My biggest advice is to apply to everything. Even if you feel you’re not qualified for something, you really won’t know unless you apply. You might be surprised by the outcome! IJNet has also published some articles with advice for applying to journalism grants and other opportunities. They’re essential reading before you dive into any application.

What’s new on IJNet? What plans do you have for the future?

Lots of things! We recently launched the Journalism 101 toolkit on our site. We found that our readers really wanted a permanent spot on the IJNet website where they could find evergreen tip sheets and resources on the fundamental skills of journalism: writing, editing and reporting. We created the toolkit to give them that.

This year, we’re working on forging new partnerships with media-focused organizations around the world and strengthening our existing ones with partners like HackPack.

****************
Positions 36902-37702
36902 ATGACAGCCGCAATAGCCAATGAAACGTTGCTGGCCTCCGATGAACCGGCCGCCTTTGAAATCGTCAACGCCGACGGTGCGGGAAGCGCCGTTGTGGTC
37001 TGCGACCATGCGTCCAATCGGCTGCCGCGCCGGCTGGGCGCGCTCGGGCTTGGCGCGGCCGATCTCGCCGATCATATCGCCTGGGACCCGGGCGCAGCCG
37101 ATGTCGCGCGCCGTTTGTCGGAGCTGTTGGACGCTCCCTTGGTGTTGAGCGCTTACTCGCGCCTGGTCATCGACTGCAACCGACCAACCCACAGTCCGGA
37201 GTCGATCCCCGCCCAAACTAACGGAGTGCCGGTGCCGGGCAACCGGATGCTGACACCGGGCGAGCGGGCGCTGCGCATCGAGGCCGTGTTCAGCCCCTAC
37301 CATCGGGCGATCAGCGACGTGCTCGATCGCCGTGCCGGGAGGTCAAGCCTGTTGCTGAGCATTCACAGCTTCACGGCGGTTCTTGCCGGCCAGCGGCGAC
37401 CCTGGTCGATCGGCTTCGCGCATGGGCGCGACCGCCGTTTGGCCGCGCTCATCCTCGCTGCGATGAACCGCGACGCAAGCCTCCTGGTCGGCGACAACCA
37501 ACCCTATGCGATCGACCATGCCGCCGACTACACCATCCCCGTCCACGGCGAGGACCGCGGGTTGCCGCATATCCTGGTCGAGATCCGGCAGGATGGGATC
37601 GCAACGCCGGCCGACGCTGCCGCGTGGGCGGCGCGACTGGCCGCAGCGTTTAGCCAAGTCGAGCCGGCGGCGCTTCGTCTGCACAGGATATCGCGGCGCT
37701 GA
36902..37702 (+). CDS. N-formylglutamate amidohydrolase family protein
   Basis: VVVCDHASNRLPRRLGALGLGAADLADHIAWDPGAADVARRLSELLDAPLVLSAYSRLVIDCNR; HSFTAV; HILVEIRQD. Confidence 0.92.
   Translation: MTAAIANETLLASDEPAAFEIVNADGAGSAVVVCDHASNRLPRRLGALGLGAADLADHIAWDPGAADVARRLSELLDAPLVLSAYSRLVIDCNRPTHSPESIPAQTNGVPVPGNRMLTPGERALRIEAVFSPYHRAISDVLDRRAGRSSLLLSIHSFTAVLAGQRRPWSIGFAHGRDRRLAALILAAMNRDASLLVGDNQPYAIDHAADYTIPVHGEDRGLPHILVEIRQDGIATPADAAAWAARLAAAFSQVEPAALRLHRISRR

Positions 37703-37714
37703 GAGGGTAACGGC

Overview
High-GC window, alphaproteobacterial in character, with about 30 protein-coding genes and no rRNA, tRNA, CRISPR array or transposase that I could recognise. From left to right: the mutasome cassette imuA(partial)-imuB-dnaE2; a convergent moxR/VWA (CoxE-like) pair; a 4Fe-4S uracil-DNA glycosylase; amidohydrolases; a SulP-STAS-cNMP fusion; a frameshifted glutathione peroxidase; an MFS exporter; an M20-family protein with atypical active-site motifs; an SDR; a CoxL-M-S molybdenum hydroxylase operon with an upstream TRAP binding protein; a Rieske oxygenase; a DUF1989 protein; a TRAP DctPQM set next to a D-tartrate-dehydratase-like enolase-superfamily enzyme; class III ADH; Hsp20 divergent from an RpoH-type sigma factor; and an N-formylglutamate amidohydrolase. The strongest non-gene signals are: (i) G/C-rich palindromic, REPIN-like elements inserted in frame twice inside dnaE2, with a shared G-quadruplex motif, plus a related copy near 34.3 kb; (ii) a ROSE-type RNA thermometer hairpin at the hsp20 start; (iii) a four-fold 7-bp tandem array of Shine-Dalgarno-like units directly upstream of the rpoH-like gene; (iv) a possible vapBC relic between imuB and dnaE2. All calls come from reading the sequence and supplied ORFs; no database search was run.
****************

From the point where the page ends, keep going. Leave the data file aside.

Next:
Lastly, we’re working on redesigning our website. The new site will be more streamlined, user-friendly and aesthetically pleasing. It should go live toward the end of the year.

What do you consider your most impressive achievements so far?

It’s hard to name just one thing! I would say that I’m especially in awe of the community we’ve helped create among our followers in places like the IJNet Forum on Facebook. IJNet isn’t just a static place on the internet that people visit every once in a while. It’s a connective tissue that brings journalists from all across the globe a little closer together. When journalists have a place where they can get support from one another, they become more empowered. It sounds cliché, but we’re stronger together.

From left to right: Taylor Mulcahey and Samantha Berkhead during a typical day at IJNet.
The IJNet team answered questions on how the platform is a resource for journalists to connect, learn and grow.

 

HackPack is the on-demand marketplace and freelancer management tool that helps publishers find, pay and manage a community of over 12,000 journalists in 160 countries, so they can tell the stories that matter.